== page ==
Source: AIHRC, UNICEF, HRW

Start your day with The Independent, sign up for daily news emails
Arts and Entertainment
Attenborough with the primates
tvWhy BBC producers didn't want to broadcast Sir David Attenborough's famed Rwandan encounter
News
people
News
Campbell: ‘Sometimes you have to be economical with the truth’
newsFormer spin doctor says MPs should study tactics of leading sports figures like José Mourinho
News
news
Have you tried new the Independent Digital Edition apps?
ebooks
ebooksA special investigation by Andy McSmith
Voices
Lance Corporal Joshua Leakey VC
voicesBeware of imitations, but the words of the soldier awarded the Victoria Cross were the real thing, says DJ Taylor
Life and Style
Alexander McQueen's AW 2009/10 collection during Paris Fashion Week
fashionMeet the collaborators who helped create the late designer’s notorious spectacles
Sport
football
News
i100
News
Perry says: 'Psychiatrists give help because they need help. You would not be working in mental health if you didn't have a curiosity about how the mind works.'
people
Latest stories from i100
Have you tried new the Independent Digital Edition apps?
Independent Dating
and  

By clicking 'Search' you
are agreeing to our
Terms of Use.

iJobs Job Widget
iJobs General

Recruitment Genius: Bookkeeper / Office Co-ordinator

£9 per hour: Recruitment Genius: This role is based within a small family run ...

Recruitment Genius: Designer - Print & Digital

£28000 - £32000 per annum: Recruitment Genius: This Design and marketing agenc...

Recruitment Genius: Quantity Surveyor

£46000 per annum: Recruitment Genius: This property investment firm are lookin...

Recruitment Genius: Telesales / Telemarketing Executive - OTE £30k / £35k plus

£18000 - £35000 per annum: Recruitment Genius: This company specialises provid...

Day In a Page

War with Isis: Fears that the looming battle for Mosul will unleash 'a million refugees'

The battle for Mosul will unleash 'a million refugees'

Aid agencies prepare for vast exodus following planned Iraqi offensive against the Isis-held city, reports Patrick Cockburn
Yvette Cooper: We can't lose the election. There's too much on the line

Yvette Cooper: We can't lose the election. There's too much on the line

The shadow Home Secretary on fighting radical Islam, protecting children, and why anyone in Labour who's thinking beyond May must 'sort themselves out'
A bad week for the Greens: Leader Natalie Bennett's 'car crash' radio interview is followed by Brighton council's failure to set a budget due to infighting

It's not easy being Green

After a bad week in which its leader had a public meltdown and its only city council couldn't agree on a budget vote, what next for the alternative party? It's over to Caroline Lucas to find out
Gorillas nearly missed: BBC producers didn't want to broadcast Sir David Attenborough's famed Rwandan encounter

Gorillas nearly missed

BBC producers didn't want to broadcast Sir David Attenborough's famed Rwandan encounter
Downton Abbey effect sees impoverished Italian nobles inspired to open their doors to paying guests for up to €650 a night

The Downton Abbey effect

Impoverished Italian nobles are opening their doors to paying guests, inspired by the TV drama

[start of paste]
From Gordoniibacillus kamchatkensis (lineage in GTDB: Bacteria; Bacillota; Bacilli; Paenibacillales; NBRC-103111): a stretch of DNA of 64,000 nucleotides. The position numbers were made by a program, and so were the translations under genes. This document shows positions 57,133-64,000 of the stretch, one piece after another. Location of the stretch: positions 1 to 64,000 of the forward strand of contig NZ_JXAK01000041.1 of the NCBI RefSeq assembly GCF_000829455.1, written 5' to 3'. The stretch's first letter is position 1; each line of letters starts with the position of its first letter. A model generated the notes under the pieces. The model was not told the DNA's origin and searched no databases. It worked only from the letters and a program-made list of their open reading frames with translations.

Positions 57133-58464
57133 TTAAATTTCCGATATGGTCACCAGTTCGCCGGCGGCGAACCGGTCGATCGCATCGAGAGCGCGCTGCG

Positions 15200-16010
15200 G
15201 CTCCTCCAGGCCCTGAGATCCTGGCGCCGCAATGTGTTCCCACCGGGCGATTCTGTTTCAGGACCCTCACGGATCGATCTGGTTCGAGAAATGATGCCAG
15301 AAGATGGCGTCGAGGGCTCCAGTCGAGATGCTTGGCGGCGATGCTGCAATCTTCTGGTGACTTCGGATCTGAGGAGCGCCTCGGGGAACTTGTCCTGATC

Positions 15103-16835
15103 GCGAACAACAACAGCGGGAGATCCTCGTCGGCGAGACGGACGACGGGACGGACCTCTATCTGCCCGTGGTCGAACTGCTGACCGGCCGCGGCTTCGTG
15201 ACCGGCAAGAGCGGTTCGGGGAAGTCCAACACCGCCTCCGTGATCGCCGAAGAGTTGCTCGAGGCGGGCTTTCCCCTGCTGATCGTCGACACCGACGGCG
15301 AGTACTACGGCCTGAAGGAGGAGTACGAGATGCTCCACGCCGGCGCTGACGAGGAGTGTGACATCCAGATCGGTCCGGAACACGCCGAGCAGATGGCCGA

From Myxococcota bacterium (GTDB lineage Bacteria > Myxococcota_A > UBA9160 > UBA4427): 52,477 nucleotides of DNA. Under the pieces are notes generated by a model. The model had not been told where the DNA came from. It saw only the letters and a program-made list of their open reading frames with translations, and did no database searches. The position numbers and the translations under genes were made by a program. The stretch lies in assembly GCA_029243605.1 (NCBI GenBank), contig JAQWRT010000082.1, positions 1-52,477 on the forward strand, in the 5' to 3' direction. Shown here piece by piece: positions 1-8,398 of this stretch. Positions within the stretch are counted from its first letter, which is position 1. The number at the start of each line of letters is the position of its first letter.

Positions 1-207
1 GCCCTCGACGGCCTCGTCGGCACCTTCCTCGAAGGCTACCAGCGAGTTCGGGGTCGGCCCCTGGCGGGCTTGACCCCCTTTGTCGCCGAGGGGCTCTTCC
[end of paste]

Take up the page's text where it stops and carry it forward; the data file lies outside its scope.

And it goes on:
China's wild panda numbers have increased by 17% since 2003, new census reveals

China's wild panda numbers on the up

New census reveals 17% since 2003
Barbara Woodward: Britain's first female ambassador to China intends to forge strong links with the growing economic superpower

Our woman in Beijing builds a new relationship

Britain's first female ambassador to China intends to forge strong links with growing economic power
Courage is rare. True humility is even rarer. But the only British soldier to be awarded the Victoria Cross in Afghanistan has both

Courage is rare. True humility is even rarer

Beware of imitations, but the words of the soldier awarded the Victoria Cross were the real thing, says DJ Taylor
Alexander McQueen: The catwalk was a stage for the designer's astonishing and troubling vision

Alexander McQueen's astonishing vision

Ahead of a major retrospective, Alexander Fury talks to the collaborators who helped create the late designer's notorious spectacle
New BBC series savours half a century of food in Britain, from Vesta curries to nouvelle cuisine

Dinner through the decades

A new BBC series challenged Brandon Robshaw and his family to eat their way from the 1950s to the 1990s
Philippa Perry interview: The psychotherapist on McDonald's, fancy specs and meeting Grayson Perry on an evening course

Philippa Perry interview

The psychotherapist on McDonald's, fancy specs and meeting Grayson Perry on an evening course
Bill Granger recipes: Our chef recreates the exoticism of the Indonesian stir-fry

Bill Granger's Indonesian stir-fry recipes

Our chef was inspired by the south-east Asian cuisine he encountered as a teenager
Chelsea vs Tottenham: Harry Kane was at Wembley to see Spurs beat the Blues and win the Capital One Cup - now he's their great hope

Harry Kane interview

The striker was at Wembley to see Spurs beat the Blues and win the Capital One Cup - now he's their great hope
The Last Word: For the good of the game: why on earth don’t we leave Fifa?

Michael Calvin's Last Word

For the good of the game: why on earth don’t we leave Fifa?
HIV pill: Scientists hail discovery of 'game-changer' that cuts the risk of infection among gay men by 86%

Scientists hail daily pill that protects against HIV infection

Breakthrough in battle against global scourge – but will the NHS pay for it?